Method

1 Wash recipient macrophages twice at room temperature in a large volume of serum-free RPMI1540 medium by centrifugation for 5-10 min each at 250-500 g.

2 Remove the supernatant fluid from the final cell pellet by aspiration.

3 Resuspend the macrophages in cold PBS to a final concentration of 3 x 106 cells/ml or higher."

4 Transfer 300 jxl of this cell suspension into an electroporation cuvette, keeping everything on ice.

5 Add plasmid DNA to the macrophage suspension to a final DNA concentration of 50 M-g/ml.

6 Tap the cuvette gently several times with an index finger to disperse the plasmid among the cells."

7 Incubate the macrophage/DNA suspension on ice for 5 min.

8 Remove the cuvettes from the ice and dry the outside.

9 Place the cuvettes in the electroporation apparatus and pulse the cells twice, using appropriate conditions.1

10 Immediately following the second pulse, dilute the cell suspension with 5 m! of RPMI 1640 supplemented with 20% FBS.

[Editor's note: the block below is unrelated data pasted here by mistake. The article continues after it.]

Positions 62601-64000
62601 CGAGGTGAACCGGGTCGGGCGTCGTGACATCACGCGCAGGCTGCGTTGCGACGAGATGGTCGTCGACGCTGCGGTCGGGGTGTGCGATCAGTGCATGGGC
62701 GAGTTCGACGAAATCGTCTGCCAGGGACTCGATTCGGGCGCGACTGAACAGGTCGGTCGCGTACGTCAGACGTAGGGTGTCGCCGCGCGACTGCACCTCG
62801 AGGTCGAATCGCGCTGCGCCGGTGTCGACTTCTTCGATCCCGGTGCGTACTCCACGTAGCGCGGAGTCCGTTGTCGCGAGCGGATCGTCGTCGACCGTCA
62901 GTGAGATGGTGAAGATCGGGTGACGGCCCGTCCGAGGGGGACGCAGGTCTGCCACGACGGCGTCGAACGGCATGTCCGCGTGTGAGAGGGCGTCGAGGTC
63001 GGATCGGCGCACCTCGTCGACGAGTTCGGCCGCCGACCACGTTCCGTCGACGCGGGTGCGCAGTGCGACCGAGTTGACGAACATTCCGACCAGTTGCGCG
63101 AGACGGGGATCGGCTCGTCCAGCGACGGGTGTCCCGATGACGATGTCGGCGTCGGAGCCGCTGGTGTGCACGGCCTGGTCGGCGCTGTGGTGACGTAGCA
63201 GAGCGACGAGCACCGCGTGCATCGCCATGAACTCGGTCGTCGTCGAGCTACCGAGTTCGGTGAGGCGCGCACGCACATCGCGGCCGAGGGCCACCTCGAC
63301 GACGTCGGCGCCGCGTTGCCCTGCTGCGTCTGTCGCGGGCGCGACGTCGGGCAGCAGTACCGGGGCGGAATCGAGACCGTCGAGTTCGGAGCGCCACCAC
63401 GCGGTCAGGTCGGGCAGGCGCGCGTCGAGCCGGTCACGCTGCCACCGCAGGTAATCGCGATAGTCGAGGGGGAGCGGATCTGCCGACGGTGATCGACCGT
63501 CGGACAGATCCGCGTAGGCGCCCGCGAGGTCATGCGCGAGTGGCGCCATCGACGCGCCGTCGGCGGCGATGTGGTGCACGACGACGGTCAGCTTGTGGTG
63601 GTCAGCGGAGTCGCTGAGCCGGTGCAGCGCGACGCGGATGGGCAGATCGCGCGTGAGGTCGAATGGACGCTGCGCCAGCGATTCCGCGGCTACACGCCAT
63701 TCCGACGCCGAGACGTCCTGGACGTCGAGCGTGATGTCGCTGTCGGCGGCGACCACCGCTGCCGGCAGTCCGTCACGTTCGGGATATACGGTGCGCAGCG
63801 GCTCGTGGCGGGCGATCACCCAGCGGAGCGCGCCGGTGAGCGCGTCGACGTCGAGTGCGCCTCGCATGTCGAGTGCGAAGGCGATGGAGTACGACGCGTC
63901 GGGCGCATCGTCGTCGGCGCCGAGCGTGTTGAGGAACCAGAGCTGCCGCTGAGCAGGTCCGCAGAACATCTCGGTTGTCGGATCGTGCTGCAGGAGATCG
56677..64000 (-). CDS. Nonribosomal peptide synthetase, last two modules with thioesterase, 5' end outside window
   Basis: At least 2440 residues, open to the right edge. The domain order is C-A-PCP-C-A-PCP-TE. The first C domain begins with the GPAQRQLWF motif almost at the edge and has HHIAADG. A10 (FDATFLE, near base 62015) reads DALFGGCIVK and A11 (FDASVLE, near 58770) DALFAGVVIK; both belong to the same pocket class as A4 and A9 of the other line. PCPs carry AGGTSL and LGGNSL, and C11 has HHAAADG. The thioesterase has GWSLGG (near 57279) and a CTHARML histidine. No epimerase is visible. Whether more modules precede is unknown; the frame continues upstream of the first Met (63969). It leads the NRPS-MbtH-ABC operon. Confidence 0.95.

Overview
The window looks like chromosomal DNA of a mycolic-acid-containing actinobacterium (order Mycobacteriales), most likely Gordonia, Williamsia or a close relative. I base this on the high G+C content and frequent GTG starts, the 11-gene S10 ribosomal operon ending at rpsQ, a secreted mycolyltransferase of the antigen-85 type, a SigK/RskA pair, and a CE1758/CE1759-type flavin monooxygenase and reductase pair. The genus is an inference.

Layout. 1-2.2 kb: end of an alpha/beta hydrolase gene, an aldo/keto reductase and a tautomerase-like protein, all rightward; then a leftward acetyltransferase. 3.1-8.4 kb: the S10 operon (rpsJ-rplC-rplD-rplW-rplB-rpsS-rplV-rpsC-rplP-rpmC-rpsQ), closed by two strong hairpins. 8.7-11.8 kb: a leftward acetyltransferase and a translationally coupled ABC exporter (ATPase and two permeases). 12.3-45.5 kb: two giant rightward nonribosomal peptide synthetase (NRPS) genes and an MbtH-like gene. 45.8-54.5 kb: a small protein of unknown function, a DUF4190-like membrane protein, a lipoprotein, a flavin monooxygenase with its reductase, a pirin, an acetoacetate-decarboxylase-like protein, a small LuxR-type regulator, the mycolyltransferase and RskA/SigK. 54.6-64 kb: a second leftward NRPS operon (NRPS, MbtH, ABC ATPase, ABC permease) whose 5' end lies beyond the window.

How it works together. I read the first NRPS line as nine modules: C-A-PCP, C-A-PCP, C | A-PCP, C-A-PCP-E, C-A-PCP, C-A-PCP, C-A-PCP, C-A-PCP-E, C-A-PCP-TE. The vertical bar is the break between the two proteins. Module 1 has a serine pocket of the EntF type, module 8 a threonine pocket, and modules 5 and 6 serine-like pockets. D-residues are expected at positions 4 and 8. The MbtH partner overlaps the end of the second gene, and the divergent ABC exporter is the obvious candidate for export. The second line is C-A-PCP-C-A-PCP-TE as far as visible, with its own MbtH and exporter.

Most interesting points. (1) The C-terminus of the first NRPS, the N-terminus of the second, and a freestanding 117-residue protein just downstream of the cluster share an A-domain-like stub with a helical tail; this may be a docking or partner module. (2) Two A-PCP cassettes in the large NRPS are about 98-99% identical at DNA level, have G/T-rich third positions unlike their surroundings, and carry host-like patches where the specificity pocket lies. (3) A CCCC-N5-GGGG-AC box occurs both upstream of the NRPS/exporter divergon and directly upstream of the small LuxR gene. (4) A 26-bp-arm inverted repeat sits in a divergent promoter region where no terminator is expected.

11 Plate the resulting cell suspension in a 60 mm tissue culture dish.

12 Incubate the transfected cells for 24 h at 37°C, 5-7% C02, prior to further stimulation and/or assessment of reporter gene expression,

JThe number of cells needed for each electroporation reaction will differ for individual cell populations and should be determined experimentally.

bThe concentration of plasmid DNA needed to achieve efficient transfection will vary, and should be optimized in each case.

cThe voltage and capacitance settings to use for successful electroporation will vary with each macrophage population and should be optimized in each case. The following is a successful electroporation protocol used for transient transfection of the murine macrophage cell line RAW 264.7 using the BTX 600 electroporation apparatus: 2.5 kV resistance; 400 jj,F capacitance; 24 Ohm resistance timing (R4); charging voltage set to 140 V (peak pulse voltage will be approximately 130 V). Some or all of these parameters may need to be adjusted for particular macrophage populations.

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